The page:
Sledding down a perfectly steep hill with the crisp air in your face, wearing perma-grin is simply exhilarating! Then there is the buzz-kill. The mood changes. Stopping, disembarking the sled and looking up that foreboding hill. Is the 10 minute climb worth 30 seconds of thrill? It’s questionable.
Let’s talk about changing habits. When I was pregnant, I felt as if I had a hall pass to consume whatever food I desired. I was eating for two, for goodness sake! As a healthy eater, I did steer clear from McDonald’s and Papa Gino’s (as much as possible) but Ben and Jerry? Guilty as charged.
I helped myself to a generous bowl of cookies and cream ice cream every night. Trust me, I do not take that adjective lightly. It is no surprise that cookies and cream are my boy’s go-to flavor.
Then he arrived, and it was almost perfect. The problem? The hall pass had expired.
I missed my beloved bowl. I felt as if I had been forsaken. It was a process, but I was able to overcome the loss and, in time, I was able to let go. I had no idea that giving up my bowl of happiness would be so hard. It was.
It was a change that I thought would be easy-peasy-lemon-squeezy. No sirree.
Mayor Thomas Menino was my favorite politician of all time. He was the longest-serving mayor of the City of Boston for 20 years. His term aligned almost perfectly with my years residing in Boston.
Mayor Menino did not know me personally. I met him several times. But each time he made me feel as if he had known me for years. That was one of his many great gifts.
‘He was a humble man who was the definition of a public servant. He had no further political aspirations. He just loved his city. It was clear that his focus was to represent us and look out for the best interests of all his constituents. He was a political anomaly. That’s all.
That is everything.
Our Mayor passed away in the fall of 2014, shortly after he retired. It seems grossly unfair that he did not have the opportunity to enjoy his retirement. He died at a young age, left a beautiful family and an indelible mark on Boston.
I will never forget watching his funeral on TV. I was recovering from major surgery and heavily medicated. One might argue that my response was drug induced, but I think not. His loss was a great one, and it affected many on so many levels. I was most emotional.
The most illustrious figures from Boston and beyond assembled to honor him. Politicians including most of the Kennedy family, President Clinton, Big Pappi, Barry and Elliot and many others attended his funeral. It was a sendoff fit for a king and that he was.
In 2005, my Beacon Hill neighborhood’s community center, Hill House, underwent an extensive and much-needed renovation. It was enormously expensive and funded by its residents. The building, a former police station, was given to Beacon Hill by the city in 1966.
Mayor Menino refused to enter Hill House until it was ADA compliant.
To make the building compliant with the American Disabilities Act it needed to be wheelchair accessible. The only feasible place to build a ramp was from the rear of the building which connected to the area used as the children’s playground. Here was the catch. That land was owned by the neighboring fire department. The law says that you cannot build a ramp onto land that you do not own.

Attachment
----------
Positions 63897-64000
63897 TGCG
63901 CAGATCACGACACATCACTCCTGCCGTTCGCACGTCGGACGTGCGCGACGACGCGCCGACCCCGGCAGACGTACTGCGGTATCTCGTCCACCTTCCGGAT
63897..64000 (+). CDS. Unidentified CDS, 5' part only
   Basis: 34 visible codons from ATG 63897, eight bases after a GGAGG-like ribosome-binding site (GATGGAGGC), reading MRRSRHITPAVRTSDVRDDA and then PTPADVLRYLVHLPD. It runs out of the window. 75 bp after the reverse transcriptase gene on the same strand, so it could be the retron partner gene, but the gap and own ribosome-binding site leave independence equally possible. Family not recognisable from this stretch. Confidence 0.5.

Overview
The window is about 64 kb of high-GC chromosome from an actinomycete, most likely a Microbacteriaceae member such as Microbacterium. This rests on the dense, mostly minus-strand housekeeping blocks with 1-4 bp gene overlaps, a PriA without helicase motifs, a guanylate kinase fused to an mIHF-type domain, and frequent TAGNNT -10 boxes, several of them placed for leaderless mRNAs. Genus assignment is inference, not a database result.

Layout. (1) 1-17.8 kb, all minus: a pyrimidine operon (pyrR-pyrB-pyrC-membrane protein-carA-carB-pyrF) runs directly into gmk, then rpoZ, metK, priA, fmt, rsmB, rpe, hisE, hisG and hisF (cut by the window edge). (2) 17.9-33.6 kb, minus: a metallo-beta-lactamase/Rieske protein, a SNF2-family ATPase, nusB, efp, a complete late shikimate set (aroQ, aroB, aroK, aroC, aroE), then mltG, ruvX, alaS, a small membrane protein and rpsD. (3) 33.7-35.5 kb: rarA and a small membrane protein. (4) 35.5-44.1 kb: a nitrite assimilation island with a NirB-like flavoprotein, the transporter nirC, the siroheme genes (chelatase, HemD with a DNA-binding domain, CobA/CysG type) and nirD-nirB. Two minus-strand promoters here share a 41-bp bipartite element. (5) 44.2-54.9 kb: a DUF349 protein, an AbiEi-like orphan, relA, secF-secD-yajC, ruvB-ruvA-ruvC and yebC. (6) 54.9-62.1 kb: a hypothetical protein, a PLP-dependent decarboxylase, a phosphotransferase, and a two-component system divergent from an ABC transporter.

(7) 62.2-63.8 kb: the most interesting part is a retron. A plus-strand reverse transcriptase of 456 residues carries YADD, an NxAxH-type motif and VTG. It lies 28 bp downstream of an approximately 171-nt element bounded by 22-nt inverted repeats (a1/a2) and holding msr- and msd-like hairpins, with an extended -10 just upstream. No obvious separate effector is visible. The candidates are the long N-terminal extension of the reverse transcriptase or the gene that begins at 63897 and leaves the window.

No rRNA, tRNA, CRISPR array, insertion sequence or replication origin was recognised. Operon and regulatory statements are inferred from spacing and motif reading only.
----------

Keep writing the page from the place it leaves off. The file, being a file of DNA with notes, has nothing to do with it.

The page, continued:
We were in a pickle.
The majority of the building housed my son’s school, Beacon Hill Nursery School. The school asked three other parents and me to find a solution do our predicament. We hitched up our britches and started our research. We talked to anyone who would listen.
We spoke to the Boston Fire Department, the ISD, the ADA, our City Counsellor and other neighborhood politicians, lawyers, our civic association you name it. We were merely looking for written permission to build our ramp.
It became a part-time job.
Few believed in our charge, and many doubted the future success of our endeavor. We refused to accept that. Fortuitously, a meeting was arranged with Mayor Menino to pitch our cause. Twelve of us, including Board members, parents and teachers were warmly welcomed by Mayor Menino’s office. We carried our meticulously detailed argument in professional presentation folders. We toted storyboards of our delightful, cherubic children learning at our beloved school.
We wanted his support. We wanted our ramp. We wanted to make our building accessible to all.
Before we could begin our pitch, he told us that he had learned about and understood our mission and that he had decided just to give us the land.
He GAVE us the land. Strike that. He sold us the land for one measly dollar.
After months of planning, months of preparation, endless phone calls and note taking he just GAVE us the land.
This is just one of the many reasons that Mayor Menino was one of my favorite politicians.
The ramp was built. A new playground was constructed. Hill House opened its doors to all. Upon completion of the “Ramp Of Ages.” Mayor Menino cut the ribbon.
(Mayor Menino signing over the land to us!)
I recently wrote an essay, “Animation 101” which talked about how change can be an excruciatingly slow and painful process. It can take what seems like forever to make the slightest shift.
But here, this is a different type of change. In this case, we expected our outcome, our desired change, to be a lot harder than it was. We invested an outpouring of time and effort for this outcome. All the red tape dulled our scissors. We arrived at his office, and the change had occurred without us even opening our mouths or our pristine presentation folders.
He granted our wish.
Change is unpredictable. There is no formula. There is no instruction manual. We just have to have sea legs.
And for today, that is all I have to say about change. ￼